Changing affordable housing rules will kill off SME developers, warns Aston Mead
Leading land broker Aston Mead Land & Planning says a change to the rules on affordable housing for smaller sites would have a devastating effect on the very business the Government is trying to support.
As the law stands, developments of 10 homes or fewer are excluded from the requirement to provide or contribute to affordable housing provision. But London mayor khan’s new draft London plan encourages boroughs also to contribute to affordable housing delivery for smaller sites when setting out their plans for development.
Aston Mead Land & Planning Director Adam Hesse said: “This move will sound the death knell for many SME developers – whose numbers have already dropped by around 80% over the past 25 years.
“The brutal truth is that affordable homes sell for close to the price they cost to build. They can be more easily incorporated into large sites, where there is profit to be made elsewhere. But for sites of only 10 homes or less, the numbers often simply don’t stack up. This means that smaller brownfield sites – the very areas that towns and cities want and need to develop – continue to lie dormant and unused.”
Adam Hesse also says that proposals to reform the Community Infrastructure Levy (CIL) include details on extracting further money from landowners and developers to pay for affordable housing, as well as other social and physical infrastructure such as schools and roads.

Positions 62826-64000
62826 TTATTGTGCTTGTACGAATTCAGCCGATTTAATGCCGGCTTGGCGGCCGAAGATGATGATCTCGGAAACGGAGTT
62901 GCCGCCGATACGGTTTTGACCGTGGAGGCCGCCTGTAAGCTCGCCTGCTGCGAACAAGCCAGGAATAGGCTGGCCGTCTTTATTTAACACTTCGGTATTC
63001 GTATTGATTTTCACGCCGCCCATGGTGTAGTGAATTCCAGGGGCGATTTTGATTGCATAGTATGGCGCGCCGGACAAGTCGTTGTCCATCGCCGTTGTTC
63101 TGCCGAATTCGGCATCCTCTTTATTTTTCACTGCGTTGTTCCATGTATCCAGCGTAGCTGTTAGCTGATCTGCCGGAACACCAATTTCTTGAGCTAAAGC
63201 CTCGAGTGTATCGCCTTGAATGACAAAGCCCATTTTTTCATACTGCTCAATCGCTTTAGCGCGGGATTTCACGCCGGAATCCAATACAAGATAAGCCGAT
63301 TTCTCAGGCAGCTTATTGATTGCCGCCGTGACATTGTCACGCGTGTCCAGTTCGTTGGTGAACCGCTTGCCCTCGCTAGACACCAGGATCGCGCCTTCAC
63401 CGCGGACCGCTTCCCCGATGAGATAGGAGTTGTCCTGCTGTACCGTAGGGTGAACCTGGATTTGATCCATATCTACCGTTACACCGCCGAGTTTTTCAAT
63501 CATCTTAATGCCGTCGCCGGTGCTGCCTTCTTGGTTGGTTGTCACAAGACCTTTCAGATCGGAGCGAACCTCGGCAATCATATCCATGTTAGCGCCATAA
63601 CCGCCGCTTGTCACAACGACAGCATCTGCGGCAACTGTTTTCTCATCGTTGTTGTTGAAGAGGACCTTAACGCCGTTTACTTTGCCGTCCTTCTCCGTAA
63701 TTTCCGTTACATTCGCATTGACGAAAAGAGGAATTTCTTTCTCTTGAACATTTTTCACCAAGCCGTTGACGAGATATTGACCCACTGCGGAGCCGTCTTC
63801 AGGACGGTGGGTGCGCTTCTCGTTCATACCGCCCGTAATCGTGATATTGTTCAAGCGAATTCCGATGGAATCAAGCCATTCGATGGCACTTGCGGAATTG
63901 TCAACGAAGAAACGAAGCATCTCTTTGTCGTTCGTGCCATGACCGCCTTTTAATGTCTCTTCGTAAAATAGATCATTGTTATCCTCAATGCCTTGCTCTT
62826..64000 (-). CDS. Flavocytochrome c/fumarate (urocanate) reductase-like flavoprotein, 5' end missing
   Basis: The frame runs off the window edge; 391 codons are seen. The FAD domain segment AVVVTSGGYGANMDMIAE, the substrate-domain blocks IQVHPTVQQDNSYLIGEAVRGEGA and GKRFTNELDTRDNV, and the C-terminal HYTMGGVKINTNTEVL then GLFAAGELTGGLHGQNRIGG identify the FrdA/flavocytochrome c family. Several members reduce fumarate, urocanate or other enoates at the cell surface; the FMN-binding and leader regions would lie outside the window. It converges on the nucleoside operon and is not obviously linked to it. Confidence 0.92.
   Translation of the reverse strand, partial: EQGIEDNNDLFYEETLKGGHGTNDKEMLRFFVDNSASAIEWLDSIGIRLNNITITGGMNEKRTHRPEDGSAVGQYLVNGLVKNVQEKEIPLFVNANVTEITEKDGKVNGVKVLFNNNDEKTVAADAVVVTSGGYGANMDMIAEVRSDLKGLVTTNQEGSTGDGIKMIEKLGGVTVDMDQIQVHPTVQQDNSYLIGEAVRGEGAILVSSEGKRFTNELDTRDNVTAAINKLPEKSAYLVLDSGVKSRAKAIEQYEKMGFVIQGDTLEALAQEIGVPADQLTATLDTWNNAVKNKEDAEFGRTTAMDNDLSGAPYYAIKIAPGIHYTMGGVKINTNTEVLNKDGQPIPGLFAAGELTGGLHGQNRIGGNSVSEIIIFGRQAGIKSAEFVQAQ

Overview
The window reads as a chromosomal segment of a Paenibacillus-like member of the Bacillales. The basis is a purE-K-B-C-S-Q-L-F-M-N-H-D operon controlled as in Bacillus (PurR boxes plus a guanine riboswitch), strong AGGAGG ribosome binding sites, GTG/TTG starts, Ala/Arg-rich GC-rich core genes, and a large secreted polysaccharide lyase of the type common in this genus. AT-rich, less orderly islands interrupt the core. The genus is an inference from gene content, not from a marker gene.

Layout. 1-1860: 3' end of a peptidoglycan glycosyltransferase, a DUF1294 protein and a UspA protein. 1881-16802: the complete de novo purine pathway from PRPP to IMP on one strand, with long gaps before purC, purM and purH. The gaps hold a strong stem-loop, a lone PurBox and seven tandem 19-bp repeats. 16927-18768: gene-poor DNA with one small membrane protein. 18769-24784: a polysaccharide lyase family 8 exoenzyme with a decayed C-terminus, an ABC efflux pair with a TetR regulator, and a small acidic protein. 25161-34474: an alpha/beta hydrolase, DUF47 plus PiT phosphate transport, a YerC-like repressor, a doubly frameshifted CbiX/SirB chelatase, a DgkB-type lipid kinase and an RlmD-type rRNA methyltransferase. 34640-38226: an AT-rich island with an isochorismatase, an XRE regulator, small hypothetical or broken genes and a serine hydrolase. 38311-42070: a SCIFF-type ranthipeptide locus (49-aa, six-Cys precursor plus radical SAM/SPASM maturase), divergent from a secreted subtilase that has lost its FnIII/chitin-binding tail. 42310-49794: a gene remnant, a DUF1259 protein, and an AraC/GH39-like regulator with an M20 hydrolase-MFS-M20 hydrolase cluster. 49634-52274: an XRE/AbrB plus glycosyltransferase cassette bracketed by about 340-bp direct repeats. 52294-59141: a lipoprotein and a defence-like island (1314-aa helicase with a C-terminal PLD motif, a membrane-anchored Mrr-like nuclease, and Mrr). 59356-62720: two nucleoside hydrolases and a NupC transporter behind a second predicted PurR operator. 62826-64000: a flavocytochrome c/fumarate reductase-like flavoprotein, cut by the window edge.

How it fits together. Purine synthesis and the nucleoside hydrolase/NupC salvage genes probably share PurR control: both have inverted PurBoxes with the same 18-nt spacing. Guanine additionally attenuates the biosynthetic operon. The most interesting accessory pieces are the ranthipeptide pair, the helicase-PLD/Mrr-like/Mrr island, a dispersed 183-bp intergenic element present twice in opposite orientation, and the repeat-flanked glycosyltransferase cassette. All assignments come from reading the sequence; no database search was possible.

He explains: “The proposed changes would be yet another tax that small and medium-sized developers simply cannot afford to pay. They already struggle to secure funding in the first place, but additional restrictions or contributions would make the schemes unworkable.
“It may be possible for the really big developers to absorb this sort of hit, as the multi-million increases in their pre-tax profits have recently shown. But small sites are the engine rooms of UK development. They are invariably built by smaller firms who have proportionately higher costs, and with an economic viability that is often on a knife-edge.
“So we should be doing everything we can to boost their productivity, rather than squeezing them so hard that they go out of business.”